Encounters at the End of the World
Unfiction is a series of documentary films that turn truth into something other than fact, using poetry and imagination, rather than transparency and objectivity. These filmmakers question the very notion of authenticity, and disobey the typical documentary filmmaking practices; instead they stage their own realities on location, employing techniques such as reenactment, personal voice-overs and special effects.
A study of the sublime and the absurd at the southernmost point of the planet, Encouters at the End of the World is Werner Herzog’s most recent documentary, commissioned by the National Science Foundation. From the outset Herzog proclaims that it is “not a film about fluffy penguins”; instead the film examines the psychology of the scientists and technicians who have chosen to live and work in this formidable landscape.
Werner Herzog (real name Werner H. Stipetic) was born in Munich on September 5, 1942. He grew up in a remote mountain village in Bavaria and never saw any films, television, or telephones as a child. Since the age of 19 he has produced, written, and directed more than 40 films, published more than a dozen books of prose, and directed as many operas.
Associated with the German New Wave Movement, Herzog's films blur the distinctions between documentary and narrative practice through Herzog’s direct intervention into the context he is filming in order to extract what he has called the "ecstatic truth" of a situation. Please see Herzog's "Minnesota Declaration" reproduced here which was published on the occasion of his 1999 retrospective at the Walker Art Center.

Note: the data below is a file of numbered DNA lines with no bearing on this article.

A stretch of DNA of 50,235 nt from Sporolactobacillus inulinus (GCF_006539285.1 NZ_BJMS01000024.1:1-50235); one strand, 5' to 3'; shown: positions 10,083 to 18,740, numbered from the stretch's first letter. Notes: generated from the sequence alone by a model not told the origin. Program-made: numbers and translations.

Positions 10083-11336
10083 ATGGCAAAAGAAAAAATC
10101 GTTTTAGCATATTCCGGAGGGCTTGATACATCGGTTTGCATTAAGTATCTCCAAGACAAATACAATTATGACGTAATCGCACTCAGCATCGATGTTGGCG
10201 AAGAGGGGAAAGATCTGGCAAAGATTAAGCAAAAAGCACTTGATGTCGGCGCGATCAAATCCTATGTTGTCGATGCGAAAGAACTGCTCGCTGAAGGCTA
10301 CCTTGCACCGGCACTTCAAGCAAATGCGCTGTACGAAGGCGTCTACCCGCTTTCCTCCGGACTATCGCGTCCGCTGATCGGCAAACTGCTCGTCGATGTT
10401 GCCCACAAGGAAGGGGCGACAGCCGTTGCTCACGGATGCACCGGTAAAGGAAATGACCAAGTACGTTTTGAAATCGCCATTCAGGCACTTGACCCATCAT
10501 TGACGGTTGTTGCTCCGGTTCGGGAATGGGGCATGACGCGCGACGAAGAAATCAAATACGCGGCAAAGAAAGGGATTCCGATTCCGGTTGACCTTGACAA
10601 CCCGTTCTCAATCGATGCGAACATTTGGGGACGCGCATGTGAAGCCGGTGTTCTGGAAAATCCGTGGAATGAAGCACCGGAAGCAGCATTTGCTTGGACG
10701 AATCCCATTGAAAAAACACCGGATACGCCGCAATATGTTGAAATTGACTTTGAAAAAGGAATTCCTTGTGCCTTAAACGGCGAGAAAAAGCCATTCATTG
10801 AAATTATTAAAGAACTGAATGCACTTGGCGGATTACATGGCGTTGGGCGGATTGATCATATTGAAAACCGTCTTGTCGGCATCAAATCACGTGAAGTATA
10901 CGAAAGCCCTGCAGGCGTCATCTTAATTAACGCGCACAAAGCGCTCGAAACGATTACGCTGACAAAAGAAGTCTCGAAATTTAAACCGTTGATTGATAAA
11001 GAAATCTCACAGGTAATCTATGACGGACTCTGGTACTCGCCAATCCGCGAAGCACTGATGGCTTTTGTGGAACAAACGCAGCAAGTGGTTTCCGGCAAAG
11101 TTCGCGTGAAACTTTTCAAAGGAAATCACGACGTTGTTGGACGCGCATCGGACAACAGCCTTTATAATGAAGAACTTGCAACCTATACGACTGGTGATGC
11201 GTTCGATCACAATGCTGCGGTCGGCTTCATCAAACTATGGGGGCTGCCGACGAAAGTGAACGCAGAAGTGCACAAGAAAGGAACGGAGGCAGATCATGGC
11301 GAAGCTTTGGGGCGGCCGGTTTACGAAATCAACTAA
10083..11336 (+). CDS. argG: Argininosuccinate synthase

“Few filmmakers make the end of days seem as hauntingly beautiful as Werner Herzog does, or as inexorable.... Encounters at the End of the World has the quality of a dream: it’s at once vivid and vague, easy to grasp and somehow beyond reach."
— Manohla Dargis, The New York Times
“Alternates between spellbinding views of the landscape’s white and blue expanses, conversations with scientists, and interviews with McMurdo’s denizens. Runs the gamut from existential meditation to comedy; indeed, it is perhaps Herzog's funniest film.”
— Sven Lütticken, ArtForum
“The film’s visuals are a wonder to behold. Stunning footage (of) a violent, hermetic world under the ice, populated by myriad strange life-forms.”
— Film Comment